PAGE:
Middlesex County foster children benefit from annual fundraiser

NEW BRUNSWICK – About 200 community members, local and state leaders and child advocates helped raise funds to help Middlesex County foster children.

Held at Steakhouse 85 in New Brunswick on May 7, Toast 2017 raised much-needed funds to recruit, train and support more Court Appointed Special Volunteers (CASA), who look out for the best interests of foster children, according to Stephanie Brown, director of CASA of Middlesex County, which hosted the event.

Only about one-quarter of Middlesex County children in foster care have someone solely dedicated to looking out for their best interests, Brown said in a prepared statement.

Research shows that children without a CASA are likely to spend more time in foster care, struggle at school and return to foster care because of repeat abuse, she said.

“Children living in foster care have suffered trauma, abuse and neglect,” Brown said. “They are often confused and fearful of their uncertain future. The well-intentioned systems designed to serve these vulnerable kids can overlook the needs of an individual child.’’

That’s where CASA comes in.

“Our trained, dedicated volunteers work on the front lines with the courts, the schools, healthcare providers and social and protective services to make sure each child gets the needed help while in foster care and finds a safe, permanent home as soon as possible,” Brown said in the statement, thanking all who came out to support the organization and the children it serves.

Amy Mansue, president of the southern region for RWJBarnabas Health, was honored at the event.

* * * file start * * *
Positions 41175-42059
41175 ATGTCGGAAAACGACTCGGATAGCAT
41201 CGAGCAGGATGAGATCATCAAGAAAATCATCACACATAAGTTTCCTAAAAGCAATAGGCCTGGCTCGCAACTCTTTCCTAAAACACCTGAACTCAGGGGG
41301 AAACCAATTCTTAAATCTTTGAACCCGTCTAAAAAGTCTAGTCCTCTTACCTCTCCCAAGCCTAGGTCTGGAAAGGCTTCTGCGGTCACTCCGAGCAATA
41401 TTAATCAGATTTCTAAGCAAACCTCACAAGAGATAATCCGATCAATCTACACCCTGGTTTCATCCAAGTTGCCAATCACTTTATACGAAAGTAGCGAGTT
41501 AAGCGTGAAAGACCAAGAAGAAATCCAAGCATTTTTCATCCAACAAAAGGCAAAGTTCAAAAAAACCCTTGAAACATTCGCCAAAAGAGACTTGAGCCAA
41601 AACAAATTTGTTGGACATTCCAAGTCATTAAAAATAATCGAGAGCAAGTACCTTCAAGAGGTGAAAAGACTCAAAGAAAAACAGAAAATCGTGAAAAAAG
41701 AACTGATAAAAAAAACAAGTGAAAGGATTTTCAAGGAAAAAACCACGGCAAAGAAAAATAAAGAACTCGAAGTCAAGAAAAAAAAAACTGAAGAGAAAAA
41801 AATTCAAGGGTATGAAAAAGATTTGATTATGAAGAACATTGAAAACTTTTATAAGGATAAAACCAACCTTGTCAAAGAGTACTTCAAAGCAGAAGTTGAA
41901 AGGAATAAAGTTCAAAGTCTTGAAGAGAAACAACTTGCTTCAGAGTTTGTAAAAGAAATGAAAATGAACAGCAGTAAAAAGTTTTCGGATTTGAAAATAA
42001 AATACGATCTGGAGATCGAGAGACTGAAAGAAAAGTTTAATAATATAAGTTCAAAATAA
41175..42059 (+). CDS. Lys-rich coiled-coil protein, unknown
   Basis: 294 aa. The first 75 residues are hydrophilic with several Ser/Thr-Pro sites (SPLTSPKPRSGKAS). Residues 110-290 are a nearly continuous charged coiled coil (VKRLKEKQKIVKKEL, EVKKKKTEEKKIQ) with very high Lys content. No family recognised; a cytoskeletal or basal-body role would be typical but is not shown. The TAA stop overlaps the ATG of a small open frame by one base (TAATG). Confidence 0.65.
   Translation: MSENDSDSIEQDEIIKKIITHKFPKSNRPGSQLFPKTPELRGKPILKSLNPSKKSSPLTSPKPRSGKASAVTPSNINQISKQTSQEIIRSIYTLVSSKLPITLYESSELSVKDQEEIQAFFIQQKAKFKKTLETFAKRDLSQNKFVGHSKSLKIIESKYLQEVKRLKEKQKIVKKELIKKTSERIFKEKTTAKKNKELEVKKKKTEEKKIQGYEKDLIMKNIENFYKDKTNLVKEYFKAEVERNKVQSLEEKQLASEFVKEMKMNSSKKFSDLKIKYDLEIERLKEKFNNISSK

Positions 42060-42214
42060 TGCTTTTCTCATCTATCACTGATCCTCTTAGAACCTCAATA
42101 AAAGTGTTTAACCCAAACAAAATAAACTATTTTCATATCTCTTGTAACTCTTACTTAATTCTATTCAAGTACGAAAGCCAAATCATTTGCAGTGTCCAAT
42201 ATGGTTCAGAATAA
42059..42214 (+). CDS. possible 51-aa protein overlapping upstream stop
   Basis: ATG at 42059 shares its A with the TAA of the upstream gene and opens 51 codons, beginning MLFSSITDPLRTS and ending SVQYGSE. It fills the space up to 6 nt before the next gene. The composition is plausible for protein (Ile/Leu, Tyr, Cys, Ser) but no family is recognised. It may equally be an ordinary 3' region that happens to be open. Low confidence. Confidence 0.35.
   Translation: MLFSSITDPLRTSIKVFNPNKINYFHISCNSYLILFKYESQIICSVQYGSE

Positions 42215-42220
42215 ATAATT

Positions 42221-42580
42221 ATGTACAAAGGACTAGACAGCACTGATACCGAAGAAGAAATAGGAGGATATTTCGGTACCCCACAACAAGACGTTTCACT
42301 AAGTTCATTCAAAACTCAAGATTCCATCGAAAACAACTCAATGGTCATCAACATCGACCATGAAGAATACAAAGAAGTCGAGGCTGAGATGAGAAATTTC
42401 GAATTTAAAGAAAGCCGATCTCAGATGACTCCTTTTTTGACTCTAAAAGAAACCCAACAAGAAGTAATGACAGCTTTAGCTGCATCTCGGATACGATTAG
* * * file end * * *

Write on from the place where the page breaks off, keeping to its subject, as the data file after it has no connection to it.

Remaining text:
“She’s had a distinguished career in healthcare and public policy,’’ said CASA board member William Hamilton, who presented the award to Mansue. “She had made many, many contributions to the well-being of children across New Jersey.’’

As the former president and chief executive officer of Children’s Specialized Hospital, which treats children facing special health challenges, Mansue often met children who had been abused or neglected and were in the state’s foster care system.

“I saw up close the health issues that can arise when children suffer the trauma of abuse or are born with disabilities due to parental substance abuse,” Mansue said in the statement. “They need the caring, watchful eye of an adult who has only their best interests at heart.

“CASA never loses sight of the kids,” Mansue added when accepting the award. “Their sole focus is the protection and well-being of these children. It cannot be overstated how important that is. Every other entity in the child protection system has other interests.”

For more information, visit casaofmiddlesexcounty.org.


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